Sometimes I have clients in the Clinic who wonder, do plants really work? Like anything, you have to try them to see. (The answer is a definite Yes by the way!)
With some people they work very fast; with others it may take a week or so. And, of course, it all depends on their metabolism, their condition, how long someone has had that condition, what parts of the body are affected and the dosage.
I find I never know everything about every plant and in fact, there is always research showing something new as we investigate the plant world more and more. The wonder of plants is they have a constant ability to surprise me. Here’s an example.
I was recently using Yarrow as a mouthwash. Yarrow is an astringent herb, so tightens body tissue. The word comes from the Latin “adstringere” which means to bind fast. And so it’s a great herb for gums as well as being antimicrobial.
After about a week of taking Yarrow I noticed my nails were growing very strongly. I have nails that normally break before they get anywhere. But these nails were really long and strong. I was wondering what caused it and went searching!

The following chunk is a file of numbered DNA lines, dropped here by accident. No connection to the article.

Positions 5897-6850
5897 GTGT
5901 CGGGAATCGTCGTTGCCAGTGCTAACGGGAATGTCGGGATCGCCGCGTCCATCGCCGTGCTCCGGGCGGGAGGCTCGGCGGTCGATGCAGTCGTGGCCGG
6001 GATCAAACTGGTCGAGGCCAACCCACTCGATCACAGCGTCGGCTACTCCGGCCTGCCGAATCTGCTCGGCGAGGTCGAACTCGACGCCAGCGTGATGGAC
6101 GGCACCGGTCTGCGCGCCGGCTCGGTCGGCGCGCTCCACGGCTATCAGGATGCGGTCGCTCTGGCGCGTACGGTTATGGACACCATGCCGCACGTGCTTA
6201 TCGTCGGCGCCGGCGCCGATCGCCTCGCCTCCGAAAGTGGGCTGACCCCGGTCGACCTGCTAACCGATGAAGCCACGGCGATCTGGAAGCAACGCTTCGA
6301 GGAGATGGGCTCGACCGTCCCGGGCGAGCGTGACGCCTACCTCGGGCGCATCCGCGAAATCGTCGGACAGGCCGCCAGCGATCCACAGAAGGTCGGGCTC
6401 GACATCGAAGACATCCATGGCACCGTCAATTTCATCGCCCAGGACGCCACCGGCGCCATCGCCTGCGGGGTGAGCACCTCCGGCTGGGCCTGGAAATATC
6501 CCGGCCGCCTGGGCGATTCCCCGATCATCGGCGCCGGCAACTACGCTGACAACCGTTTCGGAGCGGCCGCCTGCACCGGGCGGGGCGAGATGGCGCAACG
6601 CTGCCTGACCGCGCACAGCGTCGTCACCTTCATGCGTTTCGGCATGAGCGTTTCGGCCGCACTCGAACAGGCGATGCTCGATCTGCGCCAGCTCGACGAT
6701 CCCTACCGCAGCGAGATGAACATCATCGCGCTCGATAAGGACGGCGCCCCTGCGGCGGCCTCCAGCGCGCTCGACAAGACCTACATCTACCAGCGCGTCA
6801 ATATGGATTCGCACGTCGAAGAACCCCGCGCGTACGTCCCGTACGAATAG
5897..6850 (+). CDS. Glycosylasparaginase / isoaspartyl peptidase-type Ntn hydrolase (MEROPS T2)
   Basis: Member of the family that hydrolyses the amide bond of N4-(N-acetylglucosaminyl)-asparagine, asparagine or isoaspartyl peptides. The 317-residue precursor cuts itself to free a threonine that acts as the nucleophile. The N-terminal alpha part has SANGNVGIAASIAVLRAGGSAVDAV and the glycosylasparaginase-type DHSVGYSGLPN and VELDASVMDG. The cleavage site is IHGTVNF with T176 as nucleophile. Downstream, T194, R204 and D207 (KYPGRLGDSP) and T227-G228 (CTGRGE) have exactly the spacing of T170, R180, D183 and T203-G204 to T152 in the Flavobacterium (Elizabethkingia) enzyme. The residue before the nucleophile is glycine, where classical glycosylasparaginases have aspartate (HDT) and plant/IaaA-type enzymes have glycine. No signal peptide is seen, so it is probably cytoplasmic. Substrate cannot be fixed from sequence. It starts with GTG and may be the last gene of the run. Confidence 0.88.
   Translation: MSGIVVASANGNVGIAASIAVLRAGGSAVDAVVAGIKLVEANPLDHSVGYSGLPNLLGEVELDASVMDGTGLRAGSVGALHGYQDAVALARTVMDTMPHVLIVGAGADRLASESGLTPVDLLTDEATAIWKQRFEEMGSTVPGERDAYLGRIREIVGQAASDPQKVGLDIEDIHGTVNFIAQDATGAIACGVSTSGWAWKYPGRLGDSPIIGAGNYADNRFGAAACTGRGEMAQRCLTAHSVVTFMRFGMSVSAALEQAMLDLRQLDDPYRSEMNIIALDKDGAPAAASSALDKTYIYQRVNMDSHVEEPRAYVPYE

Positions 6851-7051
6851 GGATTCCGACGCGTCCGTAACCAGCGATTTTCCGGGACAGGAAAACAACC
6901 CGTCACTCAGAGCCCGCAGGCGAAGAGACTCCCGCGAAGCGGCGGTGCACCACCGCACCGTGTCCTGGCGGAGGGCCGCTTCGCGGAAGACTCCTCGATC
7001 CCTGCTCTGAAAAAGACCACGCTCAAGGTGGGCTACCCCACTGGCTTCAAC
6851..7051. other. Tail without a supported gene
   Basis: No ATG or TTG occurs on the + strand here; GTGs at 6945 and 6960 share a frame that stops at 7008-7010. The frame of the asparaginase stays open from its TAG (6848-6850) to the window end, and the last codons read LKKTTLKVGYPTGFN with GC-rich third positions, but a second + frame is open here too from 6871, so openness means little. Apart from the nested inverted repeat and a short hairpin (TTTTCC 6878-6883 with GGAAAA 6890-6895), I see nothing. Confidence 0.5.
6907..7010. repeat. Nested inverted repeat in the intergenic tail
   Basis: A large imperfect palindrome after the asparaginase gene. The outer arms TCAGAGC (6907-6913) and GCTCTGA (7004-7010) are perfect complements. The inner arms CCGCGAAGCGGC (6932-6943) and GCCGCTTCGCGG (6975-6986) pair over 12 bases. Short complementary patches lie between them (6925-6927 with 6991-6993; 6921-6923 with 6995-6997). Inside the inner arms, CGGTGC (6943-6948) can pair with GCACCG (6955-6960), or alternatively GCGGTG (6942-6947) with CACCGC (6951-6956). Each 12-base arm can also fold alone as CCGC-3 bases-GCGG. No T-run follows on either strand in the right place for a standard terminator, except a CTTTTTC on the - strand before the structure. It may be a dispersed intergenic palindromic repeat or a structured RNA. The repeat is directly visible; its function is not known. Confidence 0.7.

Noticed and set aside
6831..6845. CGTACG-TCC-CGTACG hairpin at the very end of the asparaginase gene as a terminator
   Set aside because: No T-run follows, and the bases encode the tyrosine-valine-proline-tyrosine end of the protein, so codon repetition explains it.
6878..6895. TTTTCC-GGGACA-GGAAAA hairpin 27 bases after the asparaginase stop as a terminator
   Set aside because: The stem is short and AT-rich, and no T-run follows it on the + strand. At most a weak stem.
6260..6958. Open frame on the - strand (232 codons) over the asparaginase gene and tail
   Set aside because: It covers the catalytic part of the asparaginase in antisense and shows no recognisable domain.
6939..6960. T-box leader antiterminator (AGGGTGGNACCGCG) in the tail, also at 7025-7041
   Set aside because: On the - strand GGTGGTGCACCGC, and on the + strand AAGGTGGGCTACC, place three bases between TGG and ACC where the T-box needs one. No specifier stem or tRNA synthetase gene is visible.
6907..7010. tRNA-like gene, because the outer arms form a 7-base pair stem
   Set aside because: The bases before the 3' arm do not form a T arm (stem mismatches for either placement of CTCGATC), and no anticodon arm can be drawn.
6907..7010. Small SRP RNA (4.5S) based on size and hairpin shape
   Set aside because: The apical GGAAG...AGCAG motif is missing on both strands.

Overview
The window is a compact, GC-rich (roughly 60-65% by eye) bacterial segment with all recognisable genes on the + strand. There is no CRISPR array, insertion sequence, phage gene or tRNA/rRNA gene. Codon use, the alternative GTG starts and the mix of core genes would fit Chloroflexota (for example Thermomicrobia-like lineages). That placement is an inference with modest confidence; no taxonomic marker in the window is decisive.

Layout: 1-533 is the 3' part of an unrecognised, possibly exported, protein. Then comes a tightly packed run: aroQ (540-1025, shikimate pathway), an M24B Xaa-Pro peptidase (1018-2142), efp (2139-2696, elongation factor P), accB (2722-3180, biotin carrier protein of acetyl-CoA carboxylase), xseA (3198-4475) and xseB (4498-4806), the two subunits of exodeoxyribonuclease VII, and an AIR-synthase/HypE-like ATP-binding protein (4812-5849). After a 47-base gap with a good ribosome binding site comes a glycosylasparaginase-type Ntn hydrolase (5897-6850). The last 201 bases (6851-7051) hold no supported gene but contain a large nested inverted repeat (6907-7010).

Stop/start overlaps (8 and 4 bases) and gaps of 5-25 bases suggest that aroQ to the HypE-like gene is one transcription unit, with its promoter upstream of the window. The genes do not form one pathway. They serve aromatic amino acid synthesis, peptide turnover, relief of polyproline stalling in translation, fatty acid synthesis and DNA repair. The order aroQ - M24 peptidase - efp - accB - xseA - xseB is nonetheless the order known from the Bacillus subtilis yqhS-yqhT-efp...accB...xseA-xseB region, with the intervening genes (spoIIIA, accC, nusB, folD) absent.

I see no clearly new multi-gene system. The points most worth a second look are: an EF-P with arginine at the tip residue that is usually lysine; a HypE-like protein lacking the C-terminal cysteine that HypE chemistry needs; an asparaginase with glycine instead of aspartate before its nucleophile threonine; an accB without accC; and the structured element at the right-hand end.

Yarrow contains silica and silica has been shown to have a positive effect on skin surface, skin mechanical properties and on brittleness of hair and nails (Barel et al, 2005).
It’s not normally a herb I would think of that would help with hair, nails and connective tissue (those herbs will be the subject of another blog), but that is exactly what Yarrow did.
Now I am not sure if I want to stop it, but generally we don’t advise long-term use of herbs. Especially herbs which contain tannins (such as Yarrow) as they can block absorption. So there you go, plants surprise us all the time – Yarrow for lovely nails!
If you are considering taking herbs, do consult a herbalist. This isn’t because we want business! It’s because some herbs work for some people and others don’t. We match the herb to you. It’s also because we generally combine herbs and get a synergistic effect greater than one herb alone! More information at email@example.com.
 Barel et al, Effect of oral intake of choline-stabilized orthosilicic acid on skin, nails and hair in women with photodamaged skin, Arch Dermatol Res (2005) 297: 147–153 DOI 10.1007/s00403-005-0584-6